Not much longer after we'd finished eating our meal, we got talking about how our parents met. Shiraishi said that his parents simply worked together, and after their relationship started to get properly serious, his mother decided to resign. His father proposed to her not long after, and they'd been together ever since. When he asked me how my parents met, I had to pause to assemble all the fine pieces of the stories before I told him.

"They actually met while my dad was still in university." I said. "At that time, he was working at a bar to support himself while he studied. My mom came into the bar a lot with a friend—actually, he was her interpreter, but they were still really good friends—and when my dad saw the two of them communicate in sign language, he was really interested. He said he'd never seen anyone speak JSL before. My mom and her friend basically taught my dad how to sign, and when he finally became conversationally fluent, he asked my mom out."

Recalling the story always made me laugh, but Shiraishi—as I'd predicted—had a napkin to his face in an effort to drain the oncoming tears. Once he'd regained his composure, he asked, "What happened to your mom's friend—do you still see him?"

"Yeah, they're still good friends to this day." I said. "He and his husband live in Shingu, actually. They came to visit us every week when I was still living in Mihama, and I doubt that's changed."

While it was still relevant to the conversation, Shiraishi brought up sign language. I asked him how much progress he'd made, and he demonstrated that he could now have slightly more fluid and natural conversations. I made a few suggestions and corrections here and there, at which point he decided to ask, "I was wondering what the best method of remembering vocabulary is." He said. "The conventional methods for writing down and memorising vocabulary in any other language doesn't prove to be quite as effective."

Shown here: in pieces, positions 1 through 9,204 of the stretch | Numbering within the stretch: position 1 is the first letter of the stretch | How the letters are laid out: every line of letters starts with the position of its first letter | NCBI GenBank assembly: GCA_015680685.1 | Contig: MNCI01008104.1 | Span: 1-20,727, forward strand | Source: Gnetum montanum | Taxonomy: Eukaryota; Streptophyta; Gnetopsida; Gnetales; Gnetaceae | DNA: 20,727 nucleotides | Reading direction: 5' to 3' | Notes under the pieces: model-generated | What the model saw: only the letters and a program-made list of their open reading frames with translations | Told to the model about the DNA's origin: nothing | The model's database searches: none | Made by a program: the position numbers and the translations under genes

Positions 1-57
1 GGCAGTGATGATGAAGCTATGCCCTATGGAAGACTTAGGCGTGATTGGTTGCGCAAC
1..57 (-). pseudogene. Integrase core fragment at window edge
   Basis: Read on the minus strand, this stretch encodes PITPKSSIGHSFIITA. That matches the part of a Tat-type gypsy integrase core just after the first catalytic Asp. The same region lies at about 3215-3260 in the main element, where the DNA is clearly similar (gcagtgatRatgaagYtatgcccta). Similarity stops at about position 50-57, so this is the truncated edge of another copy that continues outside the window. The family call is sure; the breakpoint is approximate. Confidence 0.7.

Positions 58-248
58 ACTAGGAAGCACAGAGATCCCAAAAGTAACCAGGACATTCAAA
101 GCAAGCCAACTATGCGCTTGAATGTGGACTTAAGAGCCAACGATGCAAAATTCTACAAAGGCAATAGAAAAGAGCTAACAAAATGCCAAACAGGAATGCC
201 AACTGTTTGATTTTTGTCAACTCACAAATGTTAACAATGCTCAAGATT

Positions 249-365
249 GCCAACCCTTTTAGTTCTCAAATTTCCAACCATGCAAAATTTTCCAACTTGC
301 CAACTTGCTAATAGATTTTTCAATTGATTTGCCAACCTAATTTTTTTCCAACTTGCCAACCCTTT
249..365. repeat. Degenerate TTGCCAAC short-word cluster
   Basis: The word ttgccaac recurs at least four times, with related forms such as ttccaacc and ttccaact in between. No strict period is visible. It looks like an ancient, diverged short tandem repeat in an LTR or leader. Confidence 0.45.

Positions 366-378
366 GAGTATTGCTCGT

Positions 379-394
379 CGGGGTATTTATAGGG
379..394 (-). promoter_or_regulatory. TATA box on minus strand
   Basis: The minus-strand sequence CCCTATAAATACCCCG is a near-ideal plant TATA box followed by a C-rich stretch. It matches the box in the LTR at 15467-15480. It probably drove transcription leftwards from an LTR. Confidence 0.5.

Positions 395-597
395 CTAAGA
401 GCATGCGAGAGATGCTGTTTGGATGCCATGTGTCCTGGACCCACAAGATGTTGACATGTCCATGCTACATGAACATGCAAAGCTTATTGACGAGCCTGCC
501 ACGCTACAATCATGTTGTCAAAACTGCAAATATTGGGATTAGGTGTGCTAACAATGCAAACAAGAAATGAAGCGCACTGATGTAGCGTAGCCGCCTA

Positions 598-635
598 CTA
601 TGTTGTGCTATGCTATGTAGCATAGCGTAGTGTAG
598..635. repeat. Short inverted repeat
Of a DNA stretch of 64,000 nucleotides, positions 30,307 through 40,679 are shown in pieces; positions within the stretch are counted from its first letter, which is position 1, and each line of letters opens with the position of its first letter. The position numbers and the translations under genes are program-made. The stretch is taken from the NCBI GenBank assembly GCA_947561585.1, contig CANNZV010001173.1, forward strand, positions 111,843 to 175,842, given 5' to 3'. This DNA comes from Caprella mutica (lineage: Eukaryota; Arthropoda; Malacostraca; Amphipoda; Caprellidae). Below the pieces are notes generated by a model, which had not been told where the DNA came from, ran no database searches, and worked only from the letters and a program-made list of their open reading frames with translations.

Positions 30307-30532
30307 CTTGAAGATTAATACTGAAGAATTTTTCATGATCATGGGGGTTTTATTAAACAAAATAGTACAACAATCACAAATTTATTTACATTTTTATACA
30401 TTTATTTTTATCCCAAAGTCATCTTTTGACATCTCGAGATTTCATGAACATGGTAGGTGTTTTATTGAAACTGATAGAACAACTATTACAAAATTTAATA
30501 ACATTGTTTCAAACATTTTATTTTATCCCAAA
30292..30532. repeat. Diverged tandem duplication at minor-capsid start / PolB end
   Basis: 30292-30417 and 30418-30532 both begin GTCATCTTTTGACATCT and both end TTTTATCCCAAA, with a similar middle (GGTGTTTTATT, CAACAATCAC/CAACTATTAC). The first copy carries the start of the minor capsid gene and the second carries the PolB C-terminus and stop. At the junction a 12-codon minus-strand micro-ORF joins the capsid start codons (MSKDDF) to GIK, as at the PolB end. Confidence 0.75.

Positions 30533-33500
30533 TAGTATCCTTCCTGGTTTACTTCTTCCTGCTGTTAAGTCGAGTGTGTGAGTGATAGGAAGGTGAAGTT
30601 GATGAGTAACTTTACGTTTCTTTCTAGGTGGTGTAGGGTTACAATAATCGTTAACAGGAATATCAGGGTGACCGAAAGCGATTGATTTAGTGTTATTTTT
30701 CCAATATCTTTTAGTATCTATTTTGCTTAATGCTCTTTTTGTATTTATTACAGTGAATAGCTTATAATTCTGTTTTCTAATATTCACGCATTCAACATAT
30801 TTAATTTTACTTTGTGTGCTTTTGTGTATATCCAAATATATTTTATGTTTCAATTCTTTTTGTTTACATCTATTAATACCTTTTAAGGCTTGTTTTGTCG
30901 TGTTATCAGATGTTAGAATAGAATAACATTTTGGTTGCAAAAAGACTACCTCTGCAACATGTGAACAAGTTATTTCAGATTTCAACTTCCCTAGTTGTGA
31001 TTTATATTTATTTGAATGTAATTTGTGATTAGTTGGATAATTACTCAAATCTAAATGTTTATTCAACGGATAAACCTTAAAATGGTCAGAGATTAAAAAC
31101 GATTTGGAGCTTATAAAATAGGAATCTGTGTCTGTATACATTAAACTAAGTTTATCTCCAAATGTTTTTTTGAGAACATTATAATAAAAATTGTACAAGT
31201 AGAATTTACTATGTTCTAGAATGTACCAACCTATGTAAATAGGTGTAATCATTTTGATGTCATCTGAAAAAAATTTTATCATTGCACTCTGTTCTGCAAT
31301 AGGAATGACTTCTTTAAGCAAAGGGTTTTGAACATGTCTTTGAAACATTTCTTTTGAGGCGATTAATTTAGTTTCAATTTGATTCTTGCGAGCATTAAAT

I gave the matter some thought. "It goes for any language that the best way to solidify your knowledge is to practice speaking it with people who are already fluent. They can correct your inaccuracies, even if they're not able to explain it to you. I'm a firm believer in the effects of immersive study." I said. "As far as documenting your progress goes... I guess videotaping would be the most effective method."

"In other words, the best method of documentation is to film someone signing?" He paraphrased.

"Right." I said. "That goes for learning new signs, too. If there are signs that you want me to teach you and you feel as though you might forget them, I can film them for you—I mean, I'll need a list of the things you want filmed, but the point is that I can do it for you."

Judging from the look in his eyes, I suspected that he would have lit up like a Christmas tree, had he not wished to appear too outwardly enthusiastic. "That sounds a lot of effort." He observed. "Are you sure you would be willing to do that for someone like me?"